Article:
I don’t know what you’ve been thinking and feeling in the last month, but if you are anything like me, you have been stunned and extremely disheartened by Barack Obama’s expanding air war in Iraq and the pro-war propaganda campaign that has infected television and radio news in the US.
I have had to ask myself whether the focus of our work as US counter-drone war organizers – stopping drone attacks and banning drone attacks and drone surveillance – is still relevant in the face of the eagerness and determination of the United States government to dramatically enlarge its wars in Iraq and Syria while continuing the war in Afghanistan and subsidizing relentless Israeli attacks on Palestinians.
The Obama War Model
Last Friday, September 5, the President clarified things for me when, in a press conference at the Wales NATO meeting, he committed the United States to an all out war against the Islamic State (IS, ISIS, ISIL) that will depend on the use of drones for surveillance and for assassination.
The tip-off about the key role of drones in the new war came in his reference to what he sees at success in the US campaign against al Qaeda in the Federally Administered Tribal Areas (FATA) in Pakistan, a campaign that has been based on drone surveillance and killing.
Here is what the President said:
“You can’t contain an organization that is running roughshod through that much territory, causing that much havoc, displacing that many people, killing that many innocents, enslaving that many women. The goal has to be to dismantle them.
“And if you look at what happened with al Qaeda in the FATA (the Federally Administered Tribal Areas in Pakistan), where their primary base was, you initially push them back. You systematically degrade their capabilities. You narrow their scope of action. You slowly shrink the space, the territory that they may control. You take out their leadership. And over time, they are not able to conduct the same kinds of terrorist attacks as they once could.”
Here is a link to transcript of Obama’s Wales remarks.
That drones are central to US plans for the new war was made even more clear in his nationally broadcast speech five days later in which he asserted that his models for the war to “eradicate” the Islamic State will be the US attacks on Yemenis and Somalis, in which drone assassination has been the most important feature.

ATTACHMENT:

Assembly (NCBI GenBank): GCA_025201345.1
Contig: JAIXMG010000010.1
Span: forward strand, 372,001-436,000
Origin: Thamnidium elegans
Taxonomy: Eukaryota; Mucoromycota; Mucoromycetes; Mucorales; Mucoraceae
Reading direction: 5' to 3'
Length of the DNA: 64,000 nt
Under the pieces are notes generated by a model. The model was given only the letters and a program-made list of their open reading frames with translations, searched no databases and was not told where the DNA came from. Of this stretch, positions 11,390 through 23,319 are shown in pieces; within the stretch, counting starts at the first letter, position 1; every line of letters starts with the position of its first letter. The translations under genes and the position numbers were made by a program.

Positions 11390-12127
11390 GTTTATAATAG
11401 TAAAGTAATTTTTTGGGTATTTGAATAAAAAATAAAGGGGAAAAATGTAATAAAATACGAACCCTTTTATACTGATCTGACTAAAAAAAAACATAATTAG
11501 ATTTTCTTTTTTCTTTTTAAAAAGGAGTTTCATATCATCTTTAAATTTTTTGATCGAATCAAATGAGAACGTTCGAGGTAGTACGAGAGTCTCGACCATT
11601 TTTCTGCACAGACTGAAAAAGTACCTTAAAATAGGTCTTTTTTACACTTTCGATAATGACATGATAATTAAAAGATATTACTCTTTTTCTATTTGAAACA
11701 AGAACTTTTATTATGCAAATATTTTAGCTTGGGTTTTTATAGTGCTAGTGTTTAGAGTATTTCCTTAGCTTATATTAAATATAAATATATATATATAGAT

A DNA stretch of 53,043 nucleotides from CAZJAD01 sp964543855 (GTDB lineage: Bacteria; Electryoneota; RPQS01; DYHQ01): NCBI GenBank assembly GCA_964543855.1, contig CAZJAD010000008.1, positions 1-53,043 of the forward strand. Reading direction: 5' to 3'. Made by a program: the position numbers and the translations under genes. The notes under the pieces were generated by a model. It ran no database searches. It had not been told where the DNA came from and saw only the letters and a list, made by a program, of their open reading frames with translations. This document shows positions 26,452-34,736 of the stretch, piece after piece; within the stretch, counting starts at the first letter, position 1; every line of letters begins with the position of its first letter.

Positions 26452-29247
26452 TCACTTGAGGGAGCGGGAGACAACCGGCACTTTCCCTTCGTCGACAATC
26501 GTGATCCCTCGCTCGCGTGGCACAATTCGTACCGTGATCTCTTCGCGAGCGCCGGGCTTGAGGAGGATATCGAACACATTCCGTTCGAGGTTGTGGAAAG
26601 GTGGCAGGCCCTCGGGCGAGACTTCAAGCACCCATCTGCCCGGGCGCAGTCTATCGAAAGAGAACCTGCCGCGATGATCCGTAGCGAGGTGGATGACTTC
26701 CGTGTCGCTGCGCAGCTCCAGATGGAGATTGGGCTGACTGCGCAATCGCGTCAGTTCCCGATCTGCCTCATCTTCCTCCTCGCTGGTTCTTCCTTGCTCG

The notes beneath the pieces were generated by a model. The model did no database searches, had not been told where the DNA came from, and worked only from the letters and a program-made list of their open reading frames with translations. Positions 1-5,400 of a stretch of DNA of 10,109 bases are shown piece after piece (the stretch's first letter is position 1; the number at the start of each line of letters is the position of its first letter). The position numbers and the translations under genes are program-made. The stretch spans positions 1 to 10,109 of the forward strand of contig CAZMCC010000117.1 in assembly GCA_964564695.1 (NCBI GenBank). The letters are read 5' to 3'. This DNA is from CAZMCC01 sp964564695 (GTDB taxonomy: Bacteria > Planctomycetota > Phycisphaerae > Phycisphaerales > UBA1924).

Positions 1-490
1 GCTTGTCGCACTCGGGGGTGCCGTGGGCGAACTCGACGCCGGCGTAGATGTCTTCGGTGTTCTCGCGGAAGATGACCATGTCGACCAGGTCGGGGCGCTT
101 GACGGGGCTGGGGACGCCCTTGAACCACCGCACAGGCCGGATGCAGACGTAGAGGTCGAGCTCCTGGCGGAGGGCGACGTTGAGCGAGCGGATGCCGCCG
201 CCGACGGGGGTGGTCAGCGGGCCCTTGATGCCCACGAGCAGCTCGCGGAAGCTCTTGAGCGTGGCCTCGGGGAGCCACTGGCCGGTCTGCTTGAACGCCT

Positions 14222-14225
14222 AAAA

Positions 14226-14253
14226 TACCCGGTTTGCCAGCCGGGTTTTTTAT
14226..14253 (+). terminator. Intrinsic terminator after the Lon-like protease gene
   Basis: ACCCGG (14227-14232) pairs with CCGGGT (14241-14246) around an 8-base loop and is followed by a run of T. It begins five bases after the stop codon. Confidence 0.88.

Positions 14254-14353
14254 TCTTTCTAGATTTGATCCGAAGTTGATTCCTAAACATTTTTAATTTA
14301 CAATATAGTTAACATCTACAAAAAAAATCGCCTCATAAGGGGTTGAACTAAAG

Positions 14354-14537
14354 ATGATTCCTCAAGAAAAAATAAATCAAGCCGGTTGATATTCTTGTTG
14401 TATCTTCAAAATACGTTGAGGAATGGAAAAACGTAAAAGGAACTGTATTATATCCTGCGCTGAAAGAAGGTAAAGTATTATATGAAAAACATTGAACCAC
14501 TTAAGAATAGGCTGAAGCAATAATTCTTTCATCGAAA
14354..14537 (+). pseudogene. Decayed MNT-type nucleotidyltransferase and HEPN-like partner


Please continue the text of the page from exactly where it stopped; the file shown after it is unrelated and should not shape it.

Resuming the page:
Curiously, Obama did not utter the word “drone” in Wales or his speech, perhaps because of the stench that emanates from drone war.
Nor did he mention the FATA in the September 10 speech.
Maybe he avoided this reference because between September 5 and 10 someone reminded him of Pakistani sensitivity about US drone attacks, which have been a major factor in creating Pakistan’s current extremely deadly, chaotic political situation. US drones have killed in Pakistan, according to the Bureau of Investigative Journalism, between 416 and 951 civilians, including 168 to 200 children.
Likewise it is astounding that Obama would speak of success in Yemen and Somalia, also nations in which US drone attacks and other military interventions have contributed mightily to keeping governments broken and spreading widespread suffering.
In September 2013, the Al Karama human rights group issued a little-publicized, highly detailed report documenting Yemeni deaths from US drone and cruise missile attacks. The report outlined ways in which the US attacks violate international law and called on the US to: “End extrajudicial executions and the practice of targeted killings by drones and other military means.”
Obama said that his “strategy” against the Islamic State requires that non-Americans wear the “boots on the ground.” This in spite of overwhelming evidence that indigenous armies and militias will never have the same goals as the US or be willing to fight US wars to the last drop of their blood.